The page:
Who decides where our taxes go
taxes and finances
Constanze Hacke works in Cologne as a business journalist, lecturer and presenter for radio, print media, specialist publishers, public clients and companies. For more than a decade it has been under the motto "Economy - made easy!" successfully self-employed and has made a name for herself as an expert, especially in the tax field. Her work also focuses on the areas of law, finance, economic policy, medium-sized businesses and management. As a specialist journalist, she sees her task in understanding and explaining complex relationships and dry topics as well as making them understandable and vivid. At the end of 2011 her book "Self-employed and then? How freelancers become successful in the long term" was published by Wiley-VCH Verlag. In spring 2013 the guide "Taxes made easy. First aid for the self-employed" will be published by the same publisher.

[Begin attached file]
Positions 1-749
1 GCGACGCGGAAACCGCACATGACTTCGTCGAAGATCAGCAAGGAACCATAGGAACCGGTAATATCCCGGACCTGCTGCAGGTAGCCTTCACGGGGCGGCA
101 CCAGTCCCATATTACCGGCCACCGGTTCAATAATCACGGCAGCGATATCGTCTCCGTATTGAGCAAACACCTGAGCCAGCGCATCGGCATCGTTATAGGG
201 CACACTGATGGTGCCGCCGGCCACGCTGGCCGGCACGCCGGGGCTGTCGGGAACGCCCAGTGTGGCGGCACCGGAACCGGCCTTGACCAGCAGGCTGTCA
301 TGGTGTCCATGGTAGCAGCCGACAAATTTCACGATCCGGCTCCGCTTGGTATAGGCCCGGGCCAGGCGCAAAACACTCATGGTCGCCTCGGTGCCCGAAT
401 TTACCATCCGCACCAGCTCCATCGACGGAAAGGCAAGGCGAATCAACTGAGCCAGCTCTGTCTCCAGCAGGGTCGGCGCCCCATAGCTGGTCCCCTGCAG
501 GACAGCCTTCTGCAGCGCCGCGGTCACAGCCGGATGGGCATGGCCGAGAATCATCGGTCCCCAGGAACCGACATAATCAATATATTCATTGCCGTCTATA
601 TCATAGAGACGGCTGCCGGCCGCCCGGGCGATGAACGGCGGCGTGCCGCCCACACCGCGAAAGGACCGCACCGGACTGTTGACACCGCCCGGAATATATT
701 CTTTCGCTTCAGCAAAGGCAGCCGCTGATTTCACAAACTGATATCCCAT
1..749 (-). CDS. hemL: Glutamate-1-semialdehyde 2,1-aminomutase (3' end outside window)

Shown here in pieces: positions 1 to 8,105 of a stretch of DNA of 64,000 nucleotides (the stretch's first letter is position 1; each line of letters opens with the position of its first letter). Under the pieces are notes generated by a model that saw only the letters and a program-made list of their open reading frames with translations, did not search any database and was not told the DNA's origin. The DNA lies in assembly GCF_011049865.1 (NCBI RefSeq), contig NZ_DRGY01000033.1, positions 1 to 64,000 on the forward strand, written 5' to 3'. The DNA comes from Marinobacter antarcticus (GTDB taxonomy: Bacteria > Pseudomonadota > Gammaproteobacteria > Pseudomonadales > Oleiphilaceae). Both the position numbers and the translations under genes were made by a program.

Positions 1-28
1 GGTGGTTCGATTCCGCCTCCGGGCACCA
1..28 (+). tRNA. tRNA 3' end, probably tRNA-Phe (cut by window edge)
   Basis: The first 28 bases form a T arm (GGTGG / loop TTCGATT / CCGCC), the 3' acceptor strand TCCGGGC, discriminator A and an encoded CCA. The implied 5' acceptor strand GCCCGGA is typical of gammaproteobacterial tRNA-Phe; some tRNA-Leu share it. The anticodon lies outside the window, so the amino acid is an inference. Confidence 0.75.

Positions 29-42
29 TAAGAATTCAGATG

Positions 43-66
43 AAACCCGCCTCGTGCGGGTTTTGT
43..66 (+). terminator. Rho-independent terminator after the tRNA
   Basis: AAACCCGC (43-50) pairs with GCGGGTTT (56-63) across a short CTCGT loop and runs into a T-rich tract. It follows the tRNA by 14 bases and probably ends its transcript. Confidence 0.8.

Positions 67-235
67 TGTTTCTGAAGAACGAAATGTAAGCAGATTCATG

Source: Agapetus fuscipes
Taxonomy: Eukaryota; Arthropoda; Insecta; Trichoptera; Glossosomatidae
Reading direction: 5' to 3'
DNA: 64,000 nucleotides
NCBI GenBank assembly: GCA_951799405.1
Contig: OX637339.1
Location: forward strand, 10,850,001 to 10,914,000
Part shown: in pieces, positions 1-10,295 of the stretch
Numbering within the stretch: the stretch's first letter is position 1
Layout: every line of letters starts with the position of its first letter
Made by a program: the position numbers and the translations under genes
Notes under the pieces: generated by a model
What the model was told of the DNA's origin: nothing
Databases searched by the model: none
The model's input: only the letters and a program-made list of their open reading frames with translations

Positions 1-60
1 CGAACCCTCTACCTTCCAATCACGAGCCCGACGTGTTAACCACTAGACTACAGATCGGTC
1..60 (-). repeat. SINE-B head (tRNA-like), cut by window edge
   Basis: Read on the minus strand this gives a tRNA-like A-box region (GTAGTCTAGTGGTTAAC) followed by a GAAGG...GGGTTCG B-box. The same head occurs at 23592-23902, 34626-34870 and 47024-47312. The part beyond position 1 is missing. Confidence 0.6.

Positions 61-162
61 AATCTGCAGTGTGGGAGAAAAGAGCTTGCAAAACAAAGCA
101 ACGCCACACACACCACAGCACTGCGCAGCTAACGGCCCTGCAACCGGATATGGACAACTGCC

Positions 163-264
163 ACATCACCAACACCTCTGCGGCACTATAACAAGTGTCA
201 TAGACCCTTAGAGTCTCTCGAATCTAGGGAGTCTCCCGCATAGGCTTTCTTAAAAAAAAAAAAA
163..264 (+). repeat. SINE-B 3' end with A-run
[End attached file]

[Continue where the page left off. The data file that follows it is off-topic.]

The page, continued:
introductionTaxes are there for everyone. And everyone pays taxes, sometimes without even realizing it. If you drink a cappuccino in a café, you will only see the VAT on the bill later. The coffee tax, which is included in the price, goes unnoticed from the coffee drinker's wallet to the treasury's till. For a full tank of petrol, for example, the state collects not only the omnipresent value-added tax on every liter from the pump, but also energy tax - and tobacco tax on every pack of cigarettes in addition to sales tax. But what do we get for these tax payments? And why do we have to pay taxes at all?
Taxes are the basis of a political system; they provide the state with money so that it can carry out its tasks. So taxes are above all one thing: revenue for the state. This income finances the services that we expect from a community: education, public infrastructure, health care, social security or internal and external security are among these areas. Schools, streets, hospitals and kindergartens have to be paid for, as do environmental protection tasks, the courts or the police. Taxes are also used to guide behavior or to redistribute money with a view to social justice. The tobacco tax is an example of the state trying to curb smoking through high taxes. And with the linear progressive income tax rate, the state wants to ensure that people with a high income pay more taxes than people with little money.